Saturday Sun-day Drive

A sun-kissed view on the way to the Great Bear Wilderness

Tim Rains

Subject: HWY 2 (near Stanton Lake Lodge, looking into Glacier National Park)

Rolling over in bed, bleary-eyed, I check the weather forecast on my phone. For the next 10 days it will be a gloomy mix of snow, rain, clouds, an all-around slushy, icky, wet mess.  I want to go back to bed, but a small yellow blinking dot hints at sun for the day. Twenty minutes later, coffee in hand, I stare out over the brown and white garden, at the slate-colored sky. I check the forecast again, the yellow blinking light is still there. This goes on for about another couple of hours, while I shuffle myself around the house, poking at projects and hemming and hawing over cookbooks. About 2:30 p.m, the sky clears. Disbelief shocks me out of my mellow mope into a frenzied flurry of activity. Twenty minutes later, and I am on the road, galvanizing my partner to go along.

One hour later and the two of us are cruising down Highway 2 just east of West Glacier headed towards Stanton Lake Lodge for a hike in the Great Bear Wilderness. When we come around the bend near the lodge, we are greeted with a crisp, sunny winter view staring deep into Glacier National Park. He asks if we should turn around. I nod, mindful of the time, knowing I was giving up a sunset on Stanton Lake. Where he parks, the pull-out is a thin, ice sheet, so although I am excited, I shuffle, careening in a slow ballet towards the edge of the highway, mindful of the ledge and of the trucks streaming by.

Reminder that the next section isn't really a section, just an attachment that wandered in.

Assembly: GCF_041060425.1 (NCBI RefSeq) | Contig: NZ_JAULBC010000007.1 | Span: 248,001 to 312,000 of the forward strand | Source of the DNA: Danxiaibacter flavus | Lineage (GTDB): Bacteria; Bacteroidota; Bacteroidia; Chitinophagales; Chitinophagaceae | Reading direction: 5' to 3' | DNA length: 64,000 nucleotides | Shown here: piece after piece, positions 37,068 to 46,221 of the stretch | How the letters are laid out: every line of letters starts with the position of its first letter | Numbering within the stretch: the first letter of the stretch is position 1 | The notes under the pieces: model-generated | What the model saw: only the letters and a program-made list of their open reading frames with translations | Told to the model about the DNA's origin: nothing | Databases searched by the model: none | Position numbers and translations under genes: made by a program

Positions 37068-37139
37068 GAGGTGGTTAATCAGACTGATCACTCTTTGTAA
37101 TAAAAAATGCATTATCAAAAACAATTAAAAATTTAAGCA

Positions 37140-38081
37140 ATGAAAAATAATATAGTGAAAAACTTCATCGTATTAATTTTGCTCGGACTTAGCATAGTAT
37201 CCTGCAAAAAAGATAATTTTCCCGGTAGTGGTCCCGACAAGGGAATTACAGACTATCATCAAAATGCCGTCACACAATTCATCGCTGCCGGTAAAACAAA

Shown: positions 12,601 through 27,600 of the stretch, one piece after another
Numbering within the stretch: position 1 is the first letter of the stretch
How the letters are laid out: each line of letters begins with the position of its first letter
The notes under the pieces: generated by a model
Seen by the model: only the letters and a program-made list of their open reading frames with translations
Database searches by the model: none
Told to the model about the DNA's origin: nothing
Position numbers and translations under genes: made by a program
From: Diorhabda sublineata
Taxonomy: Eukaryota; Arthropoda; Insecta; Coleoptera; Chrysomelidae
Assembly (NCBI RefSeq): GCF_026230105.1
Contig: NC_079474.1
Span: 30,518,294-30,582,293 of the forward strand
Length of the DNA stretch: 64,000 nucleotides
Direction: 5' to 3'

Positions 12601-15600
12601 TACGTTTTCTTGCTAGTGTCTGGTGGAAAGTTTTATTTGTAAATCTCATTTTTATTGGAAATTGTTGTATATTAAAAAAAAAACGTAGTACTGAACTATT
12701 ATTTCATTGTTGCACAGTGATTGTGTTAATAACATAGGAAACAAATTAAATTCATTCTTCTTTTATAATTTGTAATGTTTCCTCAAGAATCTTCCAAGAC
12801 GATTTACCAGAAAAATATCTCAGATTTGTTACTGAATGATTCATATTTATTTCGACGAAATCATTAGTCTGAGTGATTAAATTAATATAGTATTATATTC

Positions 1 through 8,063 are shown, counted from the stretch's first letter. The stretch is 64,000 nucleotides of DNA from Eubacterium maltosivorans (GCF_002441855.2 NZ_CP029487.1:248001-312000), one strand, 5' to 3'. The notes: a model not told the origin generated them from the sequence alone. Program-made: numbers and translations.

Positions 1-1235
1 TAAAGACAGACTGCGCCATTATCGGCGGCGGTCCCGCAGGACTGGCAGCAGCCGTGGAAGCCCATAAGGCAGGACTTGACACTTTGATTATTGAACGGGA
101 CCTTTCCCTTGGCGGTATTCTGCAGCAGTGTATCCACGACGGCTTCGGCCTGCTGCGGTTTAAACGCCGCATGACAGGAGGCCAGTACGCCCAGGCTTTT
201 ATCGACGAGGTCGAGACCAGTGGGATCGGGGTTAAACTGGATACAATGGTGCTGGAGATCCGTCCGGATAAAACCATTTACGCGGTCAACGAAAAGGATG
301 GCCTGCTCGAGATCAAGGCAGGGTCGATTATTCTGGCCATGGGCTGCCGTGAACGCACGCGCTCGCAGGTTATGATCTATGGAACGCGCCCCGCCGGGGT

The view is so incredibly clear and detailed. I must have driven by this spot at least a dozen times in the last two summer seasons at Glacier National Park but never saw it quite so memorable. My thoughts are interrupted by a train heading east below me on the tracks and my partner waving his phone, trudging through the snow, excited about the view. 

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About This Blog

An explorer, wanderer, photographer-artist, Tim Rains is a national park ranger seeking out connection and community to Montana’s wild places.  Come, explore with him as he discovers why Montana's glacier country is considered "the last best place." Follow Tim on Instagram @rangerrains or view more of his work at

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